Woodsmith Video Tip??

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Some of the Woodsmith Video Tips have seemed to me to be a little "geared to the complete novice". Not that we weren't all complete novices at one time. This one borders on "what the......." . Just one dufuss's opinion.
http://www.woodsmithtips.com/2010/04/01/zero-clearance-saw-table-top/?autostart=true
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I agree that some seem a little on the 7th grade shop class level but some are helpful. I would like to see the t.v. program build one of their projects using some of their "tips" instead. Otherwise when I watch it, I start thinking about acne, video games, and if I finished my homework.
They could pick up some of the Nahm audience if they did that as well. Instead of using the drum sander that can fit an entire door, maybe some "tips" on how to flatten it with tools that most novices would or could have. I have quit watching later NYW episodes because the show seemed to be getting out of touch with the audience. No I really can't afford nor justify some of the tools he was using.
Allen
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On 4/1/2010 8:09 PM, allen476 wrote:

What I've always found most interesting about Norm's shows was not what tool he used, but his thought process in approaching the problems inherent in executing a design.
The man is a _master_ of methodology ... those who don't delve deep enough into that realm/though process would be much better off watching Woodsmith, IMHO.
For that is the level where the real value of shows like Norm's, and David J. Marks', can really benefit those wanting to improve their skills in design (DJM), and execution (both DJM and Norm).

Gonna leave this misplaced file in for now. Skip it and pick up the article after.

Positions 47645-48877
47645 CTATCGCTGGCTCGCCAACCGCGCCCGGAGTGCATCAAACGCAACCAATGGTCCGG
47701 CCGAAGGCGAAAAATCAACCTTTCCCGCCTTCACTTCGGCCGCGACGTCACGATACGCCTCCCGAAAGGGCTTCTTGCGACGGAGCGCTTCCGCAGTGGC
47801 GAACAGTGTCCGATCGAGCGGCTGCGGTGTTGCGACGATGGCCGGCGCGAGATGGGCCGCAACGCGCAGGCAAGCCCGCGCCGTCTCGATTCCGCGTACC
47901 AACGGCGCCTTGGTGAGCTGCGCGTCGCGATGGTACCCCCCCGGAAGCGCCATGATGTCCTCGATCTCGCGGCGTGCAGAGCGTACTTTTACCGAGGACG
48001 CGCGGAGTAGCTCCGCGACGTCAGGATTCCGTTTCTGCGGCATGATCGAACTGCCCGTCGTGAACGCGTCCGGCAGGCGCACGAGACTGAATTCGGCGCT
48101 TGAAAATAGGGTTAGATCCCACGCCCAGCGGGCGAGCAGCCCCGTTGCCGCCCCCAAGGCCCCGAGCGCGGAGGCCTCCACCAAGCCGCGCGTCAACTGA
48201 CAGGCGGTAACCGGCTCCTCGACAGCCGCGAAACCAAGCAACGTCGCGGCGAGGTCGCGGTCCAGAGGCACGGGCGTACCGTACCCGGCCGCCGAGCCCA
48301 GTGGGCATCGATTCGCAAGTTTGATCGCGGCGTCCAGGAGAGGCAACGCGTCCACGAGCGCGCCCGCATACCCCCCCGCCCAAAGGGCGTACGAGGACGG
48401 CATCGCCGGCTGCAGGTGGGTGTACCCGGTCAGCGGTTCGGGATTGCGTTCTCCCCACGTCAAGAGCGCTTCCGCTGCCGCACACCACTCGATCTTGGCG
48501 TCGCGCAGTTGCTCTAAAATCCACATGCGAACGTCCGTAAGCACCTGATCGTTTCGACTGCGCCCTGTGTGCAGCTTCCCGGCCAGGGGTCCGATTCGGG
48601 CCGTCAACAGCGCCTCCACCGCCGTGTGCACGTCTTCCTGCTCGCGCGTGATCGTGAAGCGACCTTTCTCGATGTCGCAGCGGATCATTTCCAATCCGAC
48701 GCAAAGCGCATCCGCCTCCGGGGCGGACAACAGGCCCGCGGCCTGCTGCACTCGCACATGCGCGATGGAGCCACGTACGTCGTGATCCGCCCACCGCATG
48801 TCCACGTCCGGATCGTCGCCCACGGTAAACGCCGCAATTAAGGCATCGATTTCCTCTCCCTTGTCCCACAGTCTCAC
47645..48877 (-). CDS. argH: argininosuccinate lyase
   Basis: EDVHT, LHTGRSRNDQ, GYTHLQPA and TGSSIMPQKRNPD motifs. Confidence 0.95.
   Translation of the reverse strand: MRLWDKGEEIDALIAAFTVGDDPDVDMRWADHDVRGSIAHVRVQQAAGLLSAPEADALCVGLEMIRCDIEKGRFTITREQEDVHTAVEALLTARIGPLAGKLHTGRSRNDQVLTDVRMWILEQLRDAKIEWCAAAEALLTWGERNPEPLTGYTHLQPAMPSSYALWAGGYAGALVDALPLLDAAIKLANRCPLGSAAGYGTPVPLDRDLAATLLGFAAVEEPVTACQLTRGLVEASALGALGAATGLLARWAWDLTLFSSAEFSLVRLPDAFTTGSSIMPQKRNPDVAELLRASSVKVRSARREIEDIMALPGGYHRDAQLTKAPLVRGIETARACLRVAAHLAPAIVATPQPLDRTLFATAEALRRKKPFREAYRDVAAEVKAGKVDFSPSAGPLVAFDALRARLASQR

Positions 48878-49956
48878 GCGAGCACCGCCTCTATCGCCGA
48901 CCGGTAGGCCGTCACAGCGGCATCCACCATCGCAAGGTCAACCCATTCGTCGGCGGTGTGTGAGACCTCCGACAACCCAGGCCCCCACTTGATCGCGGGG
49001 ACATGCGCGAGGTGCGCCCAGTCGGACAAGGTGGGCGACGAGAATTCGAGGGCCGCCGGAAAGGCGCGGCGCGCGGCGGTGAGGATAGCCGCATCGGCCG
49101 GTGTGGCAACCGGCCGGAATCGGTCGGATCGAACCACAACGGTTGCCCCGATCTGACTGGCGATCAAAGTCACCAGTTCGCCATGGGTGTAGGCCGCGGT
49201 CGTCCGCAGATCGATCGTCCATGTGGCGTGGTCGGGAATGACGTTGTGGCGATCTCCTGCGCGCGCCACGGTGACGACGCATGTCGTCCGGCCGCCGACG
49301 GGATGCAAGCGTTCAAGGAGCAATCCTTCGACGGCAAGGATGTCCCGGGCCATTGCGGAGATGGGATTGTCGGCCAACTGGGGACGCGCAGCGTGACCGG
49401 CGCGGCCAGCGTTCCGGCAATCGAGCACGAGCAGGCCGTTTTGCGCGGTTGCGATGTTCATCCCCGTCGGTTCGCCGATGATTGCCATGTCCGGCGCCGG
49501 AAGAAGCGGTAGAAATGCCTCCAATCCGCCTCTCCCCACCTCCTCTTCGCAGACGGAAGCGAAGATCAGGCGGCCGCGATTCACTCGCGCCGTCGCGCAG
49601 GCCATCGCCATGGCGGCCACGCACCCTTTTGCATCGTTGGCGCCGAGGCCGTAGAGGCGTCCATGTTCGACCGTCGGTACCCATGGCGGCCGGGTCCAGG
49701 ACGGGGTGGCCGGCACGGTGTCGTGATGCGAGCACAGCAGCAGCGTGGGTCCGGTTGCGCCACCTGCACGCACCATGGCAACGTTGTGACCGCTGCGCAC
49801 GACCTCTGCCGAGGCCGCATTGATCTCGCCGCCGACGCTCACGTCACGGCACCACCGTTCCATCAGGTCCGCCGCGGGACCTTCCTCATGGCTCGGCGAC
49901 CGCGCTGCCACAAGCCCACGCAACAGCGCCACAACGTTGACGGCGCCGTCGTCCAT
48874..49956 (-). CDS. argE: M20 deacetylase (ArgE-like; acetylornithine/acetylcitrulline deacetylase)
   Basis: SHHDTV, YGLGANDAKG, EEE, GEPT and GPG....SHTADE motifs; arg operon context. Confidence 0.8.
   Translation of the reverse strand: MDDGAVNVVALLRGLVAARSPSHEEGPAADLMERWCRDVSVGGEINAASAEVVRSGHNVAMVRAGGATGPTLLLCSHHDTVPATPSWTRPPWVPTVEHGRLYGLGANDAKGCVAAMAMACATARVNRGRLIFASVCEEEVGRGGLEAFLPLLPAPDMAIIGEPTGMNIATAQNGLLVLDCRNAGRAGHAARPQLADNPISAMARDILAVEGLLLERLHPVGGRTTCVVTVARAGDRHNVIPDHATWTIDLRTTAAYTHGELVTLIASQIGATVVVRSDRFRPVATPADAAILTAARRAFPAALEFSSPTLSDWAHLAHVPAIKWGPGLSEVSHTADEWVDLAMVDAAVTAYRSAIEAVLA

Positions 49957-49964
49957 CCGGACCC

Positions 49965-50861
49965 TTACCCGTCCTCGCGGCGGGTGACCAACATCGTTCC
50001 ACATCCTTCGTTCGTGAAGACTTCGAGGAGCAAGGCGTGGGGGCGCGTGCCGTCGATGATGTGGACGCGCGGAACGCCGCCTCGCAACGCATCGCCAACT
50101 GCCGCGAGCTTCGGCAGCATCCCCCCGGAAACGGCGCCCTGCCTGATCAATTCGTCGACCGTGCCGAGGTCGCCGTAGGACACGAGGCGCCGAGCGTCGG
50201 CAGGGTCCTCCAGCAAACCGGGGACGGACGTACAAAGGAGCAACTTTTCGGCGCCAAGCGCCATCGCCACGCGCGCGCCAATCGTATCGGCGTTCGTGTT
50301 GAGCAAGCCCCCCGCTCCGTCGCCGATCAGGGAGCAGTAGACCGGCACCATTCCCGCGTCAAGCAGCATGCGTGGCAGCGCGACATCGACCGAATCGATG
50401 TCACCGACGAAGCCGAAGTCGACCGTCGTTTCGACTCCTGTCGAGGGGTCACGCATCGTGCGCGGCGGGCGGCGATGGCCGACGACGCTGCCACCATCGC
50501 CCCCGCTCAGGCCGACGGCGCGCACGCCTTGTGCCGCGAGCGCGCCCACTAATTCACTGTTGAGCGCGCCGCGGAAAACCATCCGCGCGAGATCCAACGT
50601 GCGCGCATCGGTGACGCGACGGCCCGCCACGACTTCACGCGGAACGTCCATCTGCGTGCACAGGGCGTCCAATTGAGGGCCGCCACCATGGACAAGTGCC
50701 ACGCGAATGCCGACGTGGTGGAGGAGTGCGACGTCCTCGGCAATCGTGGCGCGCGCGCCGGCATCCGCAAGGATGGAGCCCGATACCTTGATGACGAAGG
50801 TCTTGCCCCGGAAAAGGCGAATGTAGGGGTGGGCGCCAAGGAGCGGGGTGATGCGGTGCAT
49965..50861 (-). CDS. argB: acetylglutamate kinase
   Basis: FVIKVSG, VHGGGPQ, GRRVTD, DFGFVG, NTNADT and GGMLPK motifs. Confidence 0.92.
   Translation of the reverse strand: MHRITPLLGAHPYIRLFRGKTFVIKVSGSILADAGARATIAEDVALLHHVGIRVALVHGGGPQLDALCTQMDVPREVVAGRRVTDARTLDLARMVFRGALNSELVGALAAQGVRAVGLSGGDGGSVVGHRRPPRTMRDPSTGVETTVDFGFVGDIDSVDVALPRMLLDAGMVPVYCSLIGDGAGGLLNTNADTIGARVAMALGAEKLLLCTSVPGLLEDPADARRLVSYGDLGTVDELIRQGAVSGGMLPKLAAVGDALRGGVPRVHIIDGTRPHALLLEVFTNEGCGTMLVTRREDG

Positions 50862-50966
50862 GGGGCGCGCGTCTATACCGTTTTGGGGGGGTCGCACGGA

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"Swingman" wrote:

Reminds me of my time on the design board.
As a designer, you are constantly asking yourself, "Given the shop out back, how are they going to make this monster I just designed?"
Spending a couple of quarters in one of those shops while still in school doesn't hurt your perspective either.
Lew
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On 4/1/2010 11:19 PM, Lew Hodgett wrote:

Wrangled a job as an "Expediter" (actually, they called us "progress chasers") in an aircraft factory in the UK back in the early sixties and had to spend a lot of my day goofing off because "I worked too much" ... (it was a union shop, not for the " white collar staff", but we had to slow down for the union buggers on the floor).
Early on I stumbled onto the "Method Engineering and Testing" section, made some friends there, and spent the best part of each day for a year hanging out, eventually helping them with some of their manual calculations.
"Method engineering" was revelation for me ... I've often thought how much more I could have enjoyed working an "office job" if it entailed doing that all day.
... well, maybe not. But I thoroughly enjoyed the concept and seemed to have an affinity for it, at least in marveling at the thought that went into the practice, and appreciating what it took to do it.